Sacramenna seems like a weird one to be leading the pack. It's hot there though. But on a big-ass river. I wonder if they're including some of the cropland that's inside the metro area. Grapes and nuts all over the place there. Same with Fresno. Yeah they have lawns but it's not particularly lush. Maybe the soil's just super sandy and doesn't hold moisture. And I got the impression they'd cut their usage pretty dramatically. Maybe after 2009...

 
I would hope that the California numbers have come down somewhat since 2009, especially in the last year. I remember being in Sacramento at the state capitol building some years ago in the middle of summer. It was well over 100 degrees in the middle of the day and the sprinklers were on, flooding the massive lawn and running down the sidewalks and streets. They had obviously been on for at least a couple of hours. It was shocking even then.
ScottFromWyoming

ScottFromWyoming Avatar

Location: Powell
Gender: Male


Posted: Apr 7, 2015 - 9:32pm

 islander wrote:

I found this pretty interesting:


There are some huge ranges across California. But Dallas uses just barely more water per capita than Seattle?  I guess St. Augustine grass doesn't take much watering. 

 
Sacramenna seems like a weird one to be leading the pack. It's hot there though. But on a big-ass river. I wonder if they're including some of the cropland that's inside the metro area. Grapes and nuts all over the place there. Same with Fresno. Yeah they have lawns but it's not particularly lush. Maybe the soil's just super sandy and doesn't hold moisture. And I got the impression they'd cut their usage pretty dramatically. Maybe after 2009...
islander

islander Avatar

Location: West coast somewhere
Gender: Male


Posted: Apr 7, 2015 - 9:21pm

 Rod wrote:
We live in southern California, and have always been fully aware that we live in a desert climate. About 14 years ago, we got rid of our lawn and replaced it with a succulent garden and drought tolerant grasses and perennials. About 3 years ago when the latest drought was starting, we started collecting warm up water from showers and dish washing to water the plants, rarely using our hose, and when we do use it, I water at night for less evaporation. We shower less (and don't even stink), and turn off the water when soaping up. We don't buy bottled water. Every time it rains (by some little miracle, it is raining right now), I put out rain barrels and buckets to collect as much as possible for plant watering. Even hanging our laundry out to dry on a clothesline saves water that would be used creating the energy to run a dryer.

Bringing back the desal plant is probably inevitable here in Santa Barbara, but it is very energy intensive. With Gov. Brown finally coming out with mandatory water restrictions, maybe people will realize how much difference it can make to simply conserve.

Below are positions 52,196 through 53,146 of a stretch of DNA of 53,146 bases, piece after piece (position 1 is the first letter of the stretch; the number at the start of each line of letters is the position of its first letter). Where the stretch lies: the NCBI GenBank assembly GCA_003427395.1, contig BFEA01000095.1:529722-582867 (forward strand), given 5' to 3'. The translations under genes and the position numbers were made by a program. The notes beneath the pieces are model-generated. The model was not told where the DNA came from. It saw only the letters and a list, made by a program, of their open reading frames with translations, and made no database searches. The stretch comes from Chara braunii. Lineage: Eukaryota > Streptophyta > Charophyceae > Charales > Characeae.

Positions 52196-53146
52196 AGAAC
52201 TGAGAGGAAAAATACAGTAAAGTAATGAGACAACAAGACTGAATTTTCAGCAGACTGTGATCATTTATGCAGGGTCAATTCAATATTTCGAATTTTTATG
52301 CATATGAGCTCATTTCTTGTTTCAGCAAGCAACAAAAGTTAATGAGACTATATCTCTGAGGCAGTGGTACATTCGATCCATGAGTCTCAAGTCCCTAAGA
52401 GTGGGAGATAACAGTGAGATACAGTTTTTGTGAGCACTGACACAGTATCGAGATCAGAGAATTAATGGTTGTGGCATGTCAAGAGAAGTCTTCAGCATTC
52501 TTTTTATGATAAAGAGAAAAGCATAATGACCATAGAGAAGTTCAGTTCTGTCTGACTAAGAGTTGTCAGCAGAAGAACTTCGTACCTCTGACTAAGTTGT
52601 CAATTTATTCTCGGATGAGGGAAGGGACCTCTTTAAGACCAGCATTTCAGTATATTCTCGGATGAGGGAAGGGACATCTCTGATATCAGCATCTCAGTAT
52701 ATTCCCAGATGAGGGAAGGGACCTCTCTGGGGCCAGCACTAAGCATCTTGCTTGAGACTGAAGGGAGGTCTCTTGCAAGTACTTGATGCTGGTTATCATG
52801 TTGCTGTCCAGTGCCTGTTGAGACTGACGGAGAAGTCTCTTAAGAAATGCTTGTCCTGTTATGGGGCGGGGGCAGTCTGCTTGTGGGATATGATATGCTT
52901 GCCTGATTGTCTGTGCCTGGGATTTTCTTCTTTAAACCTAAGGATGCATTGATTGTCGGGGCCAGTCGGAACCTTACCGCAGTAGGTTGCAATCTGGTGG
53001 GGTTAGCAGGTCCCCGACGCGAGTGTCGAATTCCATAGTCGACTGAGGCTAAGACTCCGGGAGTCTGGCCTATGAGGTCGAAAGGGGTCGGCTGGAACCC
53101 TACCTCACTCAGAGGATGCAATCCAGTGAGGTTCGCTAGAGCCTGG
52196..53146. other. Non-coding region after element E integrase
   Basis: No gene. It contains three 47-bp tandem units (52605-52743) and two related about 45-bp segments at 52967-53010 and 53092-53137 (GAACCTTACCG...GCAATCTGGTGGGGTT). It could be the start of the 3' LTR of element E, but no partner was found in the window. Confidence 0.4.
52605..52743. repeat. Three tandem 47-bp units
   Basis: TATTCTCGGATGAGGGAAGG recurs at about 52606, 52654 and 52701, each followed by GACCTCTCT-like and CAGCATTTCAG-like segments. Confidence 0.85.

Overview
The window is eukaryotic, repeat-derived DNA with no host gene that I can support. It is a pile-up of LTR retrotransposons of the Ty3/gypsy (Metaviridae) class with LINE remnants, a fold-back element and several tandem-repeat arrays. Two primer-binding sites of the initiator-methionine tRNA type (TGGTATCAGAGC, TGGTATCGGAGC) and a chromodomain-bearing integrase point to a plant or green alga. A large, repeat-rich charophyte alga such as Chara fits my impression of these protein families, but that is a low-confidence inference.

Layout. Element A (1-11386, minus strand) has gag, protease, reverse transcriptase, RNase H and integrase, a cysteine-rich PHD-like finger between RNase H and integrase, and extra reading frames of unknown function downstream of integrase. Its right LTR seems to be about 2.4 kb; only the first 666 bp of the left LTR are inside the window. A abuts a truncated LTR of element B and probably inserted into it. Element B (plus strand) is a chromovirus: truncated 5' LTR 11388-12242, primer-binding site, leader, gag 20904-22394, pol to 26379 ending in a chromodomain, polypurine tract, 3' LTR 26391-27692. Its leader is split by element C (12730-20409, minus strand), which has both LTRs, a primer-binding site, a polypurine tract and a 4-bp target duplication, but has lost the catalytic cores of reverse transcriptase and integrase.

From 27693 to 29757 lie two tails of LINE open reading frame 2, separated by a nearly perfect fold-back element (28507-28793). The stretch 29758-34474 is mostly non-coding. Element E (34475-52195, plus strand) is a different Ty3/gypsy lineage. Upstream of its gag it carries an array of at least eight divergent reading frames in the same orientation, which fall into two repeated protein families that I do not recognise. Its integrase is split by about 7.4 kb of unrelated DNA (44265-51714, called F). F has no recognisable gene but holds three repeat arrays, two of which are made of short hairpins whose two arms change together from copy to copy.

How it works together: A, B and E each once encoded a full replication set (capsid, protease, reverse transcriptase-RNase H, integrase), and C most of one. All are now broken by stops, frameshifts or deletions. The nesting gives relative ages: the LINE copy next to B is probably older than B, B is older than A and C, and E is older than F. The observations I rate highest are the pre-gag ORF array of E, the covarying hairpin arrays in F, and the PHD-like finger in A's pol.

I found this pretty interesting:


There are some huge ranges across California. But Dallas uses just barely more water per capita than Seattle?  I guess St. Augustine grass doesn't take much watering. 
Rod

Rod Avatar

Gender: Male


Posted: Apr 7, 2015 - 1:16pm

 ScottFromWyoming wrote:

But if crops that begin with the letter A would find ways to reduce their water use by 10%, it would free up as much domestic water as the state uses now. 
 
/ballpark guesstimate but you get the point. 

 
Yes, that would be huge, but I can't get the farmers to return my calls. {#Neutral}
ScottFromWyoming

ScottFromWyoming Avatar

Location: Powell
Gender: Male


Posted: Apr 7, 2015 - 12:53pm

 Rod wrote:
We live in southern California, and have always been fully aware that we live in a desert climate. About 14 years ago, we got rid of our lawn and replaced it with a succulent garden and drought tolerant grasses and perennials. About 3 years ago when the latest drought was starting, we started collecting warm up water from showers and dish washing to water the plants, rarely using our hose, and when we do use it, I water at night for less evaporation. We shower less (and don't even stink), and turn off the water when soaping up. We don't buy bottled water. Every time it rains (by some little miracle, it is raining right now), I put out rain barrels and buckets to collect as much as possible for plant watering. Even hanging our laundry out to dry on a clothesline saves water that would be used creating the energy to run a dryer.

Bringing back the desal plant is probably inevitable here in Santa Barbara, but it is very energy intensive. With Gov. Brown finally coming out with mandatory water restrictions, maybe people will realize how much difference it can make to simply conserve.

 
But if crops that begin with the letter A would find ways to reduce their water use by 10%, it would free up as much domestic water as the state uses now. 
 
/ballpark guesstimate but you get the point.